The Corruption of the Afghan Presidency
This op-ed was written by our Investigator Zach Kopplin and was originally published here.
Before last month, when he fled in disgrace as his country fell to the Taliban, Afghanistan’s former president, Ashraf Ghani, was unusual among American-backed despots. He appealed to Washington’s foreign-policy elite, with his technocrat pedigree and a doctorate from Columbia University.
Unlike Saudi Arabia’s Crown Prince Mohammed bin Salman, or Iraq’s former Prime Minister Nouri al-Maliki, Ghani was an intellectual and social peer. He made a good dinner party guest. Between TED Talks and think-tank forums, Ghani had written a book on fixing failed states. His favorite utensil, presumably, wasn’t a bone saw.
Ghani, a former U.S. citizen, had American sensibilities that charmed his benefactors. “He knew the right words to say,” wrote The Atlantic. After his election in 2014, the august magazine reported approvingly on how, unlike his predecessor, Ghani had never confronted any American politicians with inconvenient pictures of Afghan children cowering in fear during Pentagon night raids. Afghanistan was America’s “good war,” and Ghani was America’s good warlord. He was also good at covering his tracks.
Even now, outside of his decision to abandon his country when there was still a chance to negotiate a political settlement with the Taliban, Ghani has largely been eulogized as a flawed but incorruptible visionary. This is a facade. Attributing Ghani’s failures to his professorial management style and personal cowardice allows American elites to avoid confronting the truth behind the Taliban victory. Military occupations fail because they are corrupt and brutal, and the Ghani regime, enabled by the Pentagon and its backers in Washington, was as corrupt and brutal as any.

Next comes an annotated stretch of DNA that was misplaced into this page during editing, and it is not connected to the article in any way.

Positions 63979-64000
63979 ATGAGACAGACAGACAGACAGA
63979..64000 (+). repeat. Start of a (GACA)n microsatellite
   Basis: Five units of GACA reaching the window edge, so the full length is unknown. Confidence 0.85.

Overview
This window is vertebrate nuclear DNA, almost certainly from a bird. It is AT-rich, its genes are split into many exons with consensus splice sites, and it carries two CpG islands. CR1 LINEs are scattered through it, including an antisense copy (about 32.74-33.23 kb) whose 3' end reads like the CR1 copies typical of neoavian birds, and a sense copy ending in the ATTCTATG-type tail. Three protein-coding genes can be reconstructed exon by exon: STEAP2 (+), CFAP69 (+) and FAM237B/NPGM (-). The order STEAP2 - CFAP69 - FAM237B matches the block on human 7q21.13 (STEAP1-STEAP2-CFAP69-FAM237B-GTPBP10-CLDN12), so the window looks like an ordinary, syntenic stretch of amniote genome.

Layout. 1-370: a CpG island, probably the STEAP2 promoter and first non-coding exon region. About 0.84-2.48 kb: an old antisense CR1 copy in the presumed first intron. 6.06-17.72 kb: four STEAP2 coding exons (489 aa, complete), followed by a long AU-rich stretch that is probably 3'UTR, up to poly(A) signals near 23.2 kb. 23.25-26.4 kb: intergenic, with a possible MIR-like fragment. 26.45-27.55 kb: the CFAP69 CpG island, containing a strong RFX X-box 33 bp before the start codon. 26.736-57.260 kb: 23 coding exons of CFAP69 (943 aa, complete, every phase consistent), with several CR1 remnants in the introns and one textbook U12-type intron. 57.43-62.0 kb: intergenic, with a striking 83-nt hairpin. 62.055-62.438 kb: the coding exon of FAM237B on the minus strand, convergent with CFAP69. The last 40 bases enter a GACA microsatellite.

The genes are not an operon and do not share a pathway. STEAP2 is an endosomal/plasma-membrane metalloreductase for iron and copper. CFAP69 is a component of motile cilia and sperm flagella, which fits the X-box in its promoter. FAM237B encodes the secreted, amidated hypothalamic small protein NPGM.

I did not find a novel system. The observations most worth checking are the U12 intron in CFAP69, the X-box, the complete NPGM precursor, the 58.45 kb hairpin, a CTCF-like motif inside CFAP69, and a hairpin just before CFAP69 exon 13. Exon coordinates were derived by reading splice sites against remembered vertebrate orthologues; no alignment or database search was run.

From the moment he came to power in 2014, Ghani’s rule was tainted. Leaked tapes revealed election officials stuffing ballot boxes in Ghani’s favor. “[G]iven the apparent closeness of the election and the involvement of the chief electoral officer in fraud, it is almost impossible that we will ever know who won,” said a leaked State Department memo, obtained by The New Yorker. Ghani officially became president after the United States brokered a power-sharing agreement with his closest rival. Then–Secretary of State John Kerry called the undemocratic deal a “triumph of statesmanship.” But during Ghani’s 2019 re-election campaign, which was plagued by similar allegations of ballot-stuffing, Afghans, who did not trust the legitimacy of the election, voted in record-low numbers.
Ghani’s reign was maintained by violence, warlordism, and terror. His first running mate was Uzbek war criminal Abdul Rashid Dostum, a mass-murdering rapist and longtime ally of the CIA and American Special Forces. Dostum is accused of countless crimes against humanity, including suffocating and baking thousands of prisoners in shipping crates, driving tanks over others, directing the ethnic cleansing, including rape, extortion, and execution, of captured civilian populations, and personally overseeing the rape of a kidnapped political opponent with an assault rifle. While human rights activists viewed Dostum’s appointment with horror, foreign-policy experts saw it as a sign of political maturity. “Ghani was showing that he, too, could play politics the old, dirty way,” wrote The New Yorker about the deal with Dostum. And beyond Dostum, the Ghani government was also filled with other notorious war criminals.